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Archive for May, 2020

Population 84

The large sign on the front of the small wooden building in Princeton, Idaho, that was the post office, gave the town’s name. Beneath the location was “Population 84.”

Yet, during World War II there were 115 men and one woman who served in various branches of the military, at locations all over the world, whose home addresses were through the Princeton Post Office! How did that happen?

The Princeton Post Office had an RFD route, or Rural Free Delivery. The RFD carrier delivered mail to all the people who lived in homes or farms in the area surrounding Princeton. It was not a large area that was covered. The route went to the East towards Harvard for several miles and a couple miles to the west towards Potlatch. It also went north towards the large mountain named Gold Hill, and south several miles to the base of Moscow Mountain. Yet, that RFD route and the town of Princeton accounted for a large group who were serving in the armed forces of our country during the war.

This was also a time in our nation’s history when there were often large families, and that included the Princeton area. In fact, the Goodnough family had five boys in the service, as did the Lief’s and the Guptils. The Rasmussen family had four of their boys in the military and the Franklin family had three who were serving. Many families had two boys who were in various branches of the military during those years. Four of the men from Princeton died during military actions in the war.

All of this causes me to wonder at the commitment of the people in our nation during those years. It appears that very few families in and around Princeton were left untouched by the war. Yet, it is obvious that many of the young men and women stepped forward to serve, being committed to their nation and all that America stood for. These young men, and the one woman, were all in their teens or early 20’s. I can’t imagine what it must have been like to have five sons from one family all serving in theaters of war during those years. It had to be difficult for those who remained behind, at home, and waited.

It seems we live in a time when the level of commitment demonstrated by so many people pales in comparison to the commitment we see in the families and individuals who suffered through the long years of World War Two. Yet, I’m reminded that God’s Word is just as applicable today as it was then. In the Old Testament, in the Book of Psalms chapter 37, we find the following words in verses 5 and 6: “Commit everything you do to the LordTrust him, and he will help you. He will make your innocence radiate like the dawn, and the justice of your cause will shine like the noonday sun.”

These words were just as applicable during World War II as they are today. That’s a good reminder for me; and for all of us.

Pastor Bill

 

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As I corresponded with my dad I asked him in a letter, at one point, “In what ways did the war impact Princeton and the folks who lived there?” He kept getting off the subject, going back further in time to what his family had experienced during the Great Depression of the 1930’s.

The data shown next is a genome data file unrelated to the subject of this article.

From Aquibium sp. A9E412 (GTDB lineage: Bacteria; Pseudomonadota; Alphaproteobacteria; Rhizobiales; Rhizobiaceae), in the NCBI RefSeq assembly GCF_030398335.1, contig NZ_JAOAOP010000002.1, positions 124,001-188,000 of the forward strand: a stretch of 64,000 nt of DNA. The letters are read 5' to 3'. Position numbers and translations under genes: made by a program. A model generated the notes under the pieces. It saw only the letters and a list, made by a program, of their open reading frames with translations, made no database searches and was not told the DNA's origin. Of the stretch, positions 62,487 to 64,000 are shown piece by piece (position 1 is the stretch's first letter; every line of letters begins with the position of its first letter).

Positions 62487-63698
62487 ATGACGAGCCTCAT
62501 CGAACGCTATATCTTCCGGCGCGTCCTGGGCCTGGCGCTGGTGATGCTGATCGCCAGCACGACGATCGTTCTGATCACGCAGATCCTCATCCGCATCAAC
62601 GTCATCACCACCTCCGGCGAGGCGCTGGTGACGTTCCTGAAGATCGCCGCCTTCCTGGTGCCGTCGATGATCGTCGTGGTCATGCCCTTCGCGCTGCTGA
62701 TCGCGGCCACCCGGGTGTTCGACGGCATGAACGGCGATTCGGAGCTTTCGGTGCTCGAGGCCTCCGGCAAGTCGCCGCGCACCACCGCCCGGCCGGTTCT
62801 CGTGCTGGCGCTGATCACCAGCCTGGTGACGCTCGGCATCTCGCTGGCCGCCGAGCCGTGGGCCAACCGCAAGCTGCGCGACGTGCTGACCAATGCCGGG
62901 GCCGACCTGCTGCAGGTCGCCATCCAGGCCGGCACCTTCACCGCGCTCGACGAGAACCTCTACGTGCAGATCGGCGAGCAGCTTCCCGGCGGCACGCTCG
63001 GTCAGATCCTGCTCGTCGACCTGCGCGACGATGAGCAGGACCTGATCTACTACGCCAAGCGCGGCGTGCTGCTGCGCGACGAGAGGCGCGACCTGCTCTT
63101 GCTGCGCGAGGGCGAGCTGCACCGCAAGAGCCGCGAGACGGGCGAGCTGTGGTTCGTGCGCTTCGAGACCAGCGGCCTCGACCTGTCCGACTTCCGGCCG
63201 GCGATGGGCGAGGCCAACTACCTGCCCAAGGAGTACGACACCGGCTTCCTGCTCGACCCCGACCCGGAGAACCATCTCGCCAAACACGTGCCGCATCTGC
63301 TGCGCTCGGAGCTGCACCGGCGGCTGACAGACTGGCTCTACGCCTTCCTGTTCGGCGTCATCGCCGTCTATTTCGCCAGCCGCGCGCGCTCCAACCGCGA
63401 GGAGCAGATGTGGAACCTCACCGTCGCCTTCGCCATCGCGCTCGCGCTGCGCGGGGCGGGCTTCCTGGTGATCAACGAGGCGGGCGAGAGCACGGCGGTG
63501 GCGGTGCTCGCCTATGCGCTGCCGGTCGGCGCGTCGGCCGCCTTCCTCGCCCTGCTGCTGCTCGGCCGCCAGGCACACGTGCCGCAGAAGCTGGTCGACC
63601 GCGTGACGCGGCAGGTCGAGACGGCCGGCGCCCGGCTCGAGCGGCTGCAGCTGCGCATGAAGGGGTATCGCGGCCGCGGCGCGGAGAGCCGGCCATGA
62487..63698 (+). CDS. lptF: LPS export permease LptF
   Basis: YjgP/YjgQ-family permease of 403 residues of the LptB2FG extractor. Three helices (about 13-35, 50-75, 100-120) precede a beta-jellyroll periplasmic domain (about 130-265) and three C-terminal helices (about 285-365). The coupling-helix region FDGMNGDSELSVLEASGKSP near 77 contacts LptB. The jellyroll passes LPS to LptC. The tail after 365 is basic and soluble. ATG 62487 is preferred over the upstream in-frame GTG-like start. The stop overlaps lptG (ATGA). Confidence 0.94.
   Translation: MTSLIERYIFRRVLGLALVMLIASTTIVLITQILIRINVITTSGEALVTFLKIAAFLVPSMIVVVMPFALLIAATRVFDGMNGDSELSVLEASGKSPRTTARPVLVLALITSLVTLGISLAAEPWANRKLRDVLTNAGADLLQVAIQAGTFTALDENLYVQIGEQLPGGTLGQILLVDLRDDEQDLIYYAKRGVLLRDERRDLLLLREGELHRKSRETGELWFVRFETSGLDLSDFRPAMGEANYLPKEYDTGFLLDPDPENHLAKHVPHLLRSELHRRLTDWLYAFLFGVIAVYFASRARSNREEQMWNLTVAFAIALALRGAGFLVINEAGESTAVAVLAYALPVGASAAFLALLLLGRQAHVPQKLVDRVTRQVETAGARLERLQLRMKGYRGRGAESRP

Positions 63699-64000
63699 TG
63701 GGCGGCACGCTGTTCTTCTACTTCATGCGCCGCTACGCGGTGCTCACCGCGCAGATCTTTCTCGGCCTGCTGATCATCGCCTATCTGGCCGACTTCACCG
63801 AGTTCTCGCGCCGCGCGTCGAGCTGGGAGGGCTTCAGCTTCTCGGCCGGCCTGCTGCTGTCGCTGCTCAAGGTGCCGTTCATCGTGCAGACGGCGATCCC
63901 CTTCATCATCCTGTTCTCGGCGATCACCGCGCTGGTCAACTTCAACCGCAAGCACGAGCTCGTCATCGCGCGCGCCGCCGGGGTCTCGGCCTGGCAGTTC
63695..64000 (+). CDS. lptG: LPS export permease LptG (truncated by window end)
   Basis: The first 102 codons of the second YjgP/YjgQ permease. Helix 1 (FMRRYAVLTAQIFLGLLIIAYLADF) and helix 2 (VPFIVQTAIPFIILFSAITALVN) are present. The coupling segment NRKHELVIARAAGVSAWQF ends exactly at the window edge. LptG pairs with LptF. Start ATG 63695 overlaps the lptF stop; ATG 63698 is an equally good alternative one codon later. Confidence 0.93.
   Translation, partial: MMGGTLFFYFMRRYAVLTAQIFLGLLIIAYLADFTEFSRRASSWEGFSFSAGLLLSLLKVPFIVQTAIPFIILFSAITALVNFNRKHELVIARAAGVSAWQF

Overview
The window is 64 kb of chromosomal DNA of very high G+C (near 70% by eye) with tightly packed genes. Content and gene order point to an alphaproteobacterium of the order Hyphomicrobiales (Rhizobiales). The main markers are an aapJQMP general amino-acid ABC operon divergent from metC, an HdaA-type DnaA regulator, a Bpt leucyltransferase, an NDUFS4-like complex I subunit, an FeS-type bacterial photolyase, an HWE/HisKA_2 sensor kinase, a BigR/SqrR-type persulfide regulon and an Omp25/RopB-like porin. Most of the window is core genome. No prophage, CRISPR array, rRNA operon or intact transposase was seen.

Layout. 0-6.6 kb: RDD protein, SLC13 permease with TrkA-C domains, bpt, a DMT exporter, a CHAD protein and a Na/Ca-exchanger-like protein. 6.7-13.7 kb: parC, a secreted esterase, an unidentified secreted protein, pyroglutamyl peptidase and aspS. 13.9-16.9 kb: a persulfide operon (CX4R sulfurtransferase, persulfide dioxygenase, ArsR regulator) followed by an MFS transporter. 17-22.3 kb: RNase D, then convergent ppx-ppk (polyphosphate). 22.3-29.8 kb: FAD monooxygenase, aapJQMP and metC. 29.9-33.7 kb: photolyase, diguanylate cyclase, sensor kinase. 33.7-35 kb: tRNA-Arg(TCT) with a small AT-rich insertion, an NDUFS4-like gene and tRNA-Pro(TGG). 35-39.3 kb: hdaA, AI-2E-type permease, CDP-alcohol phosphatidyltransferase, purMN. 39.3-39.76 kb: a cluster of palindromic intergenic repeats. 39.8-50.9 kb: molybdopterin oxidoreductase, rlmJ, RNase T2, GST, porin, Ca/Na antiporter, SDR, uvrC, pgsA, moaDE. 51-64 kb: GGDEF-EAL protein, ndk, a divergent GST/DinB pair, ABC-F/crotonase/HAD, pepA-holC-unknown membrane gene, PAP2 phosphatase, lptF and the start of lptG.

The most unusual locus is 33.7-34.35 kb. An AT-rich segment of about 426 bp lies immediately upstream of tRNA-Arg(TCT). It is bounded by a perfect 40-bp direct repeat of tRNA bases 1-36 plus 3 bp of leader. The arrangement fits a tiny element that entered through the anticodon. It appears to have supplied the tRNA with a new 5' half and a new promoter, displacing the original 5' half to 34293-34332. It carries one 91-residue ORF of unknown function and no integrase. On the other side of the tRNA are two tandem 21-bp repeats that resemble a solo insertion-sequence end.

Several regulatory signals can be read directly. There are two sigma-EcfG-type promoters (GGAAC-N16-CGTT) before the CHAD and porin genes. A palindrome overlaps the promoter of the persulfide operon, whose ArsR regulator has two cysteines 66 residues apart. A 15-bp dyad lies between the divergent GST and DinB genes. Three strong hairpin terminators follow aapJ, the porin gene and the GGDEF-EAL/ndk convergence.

Finally, he returned to speaking about World War II. He began by saying, “It wasn’t too big a deal, really.”  He admitted that they did have to provide what was called a ration stamp any time they wanted to purchase certain items. Every man, woman and child received ration stamp booklets from the federal government during the war years. In fact, I still have one issued to me when I was a small toddler that my folks had not used all the stamps in when the war came to an end.

You had to use a ration stamp for sugar, a piece of meat, a pair of shoes and a stamp for every gallon of gas you might want to purchase. Dad remembered that, in a farming community like Princeton, you always had your own vegetables, fruits, eggs, meat, milk, etc. One of the things that could be difficult to get hold of was gas for your vehicle–unless you drove a truck.

Dad said he traded his “old car” for an “old truck.” He needed a truck because our family had a cow and he needed to haul hay with it. He also needed to haul firewood for our home and for the Post Office, where he was the postmaster. He noted at one point that trucks were considered essential.

Such a discussion gets me to thinking about the times we are living in right now. Maybe it’s time to return to passing out ration books to keep people from hoarding items like toilet paper, hand sanitizer and meat! Who would have guessed such a possibility could have existed even three months ago!

There are some verses in Psalm 33, beginning with verse 6, that seem to fit right here as they are written in the paraphrase of the Bible, The Message: The skies were made by God’s command; he breathed the word and the stars popped out. . . . God’s plan for the world stands up, all his designs are made to last. Blessed is the country with God for God; blessed are the people he’s put in his will. From high in the skies God looks around. . . . Watch this: God’s eye is on those who respect him, the ones who are looking for his love. He’s ready to come to their rescue in bad times; in lean times he keeps body and soul together. We’re depending on God; he’s everything we need.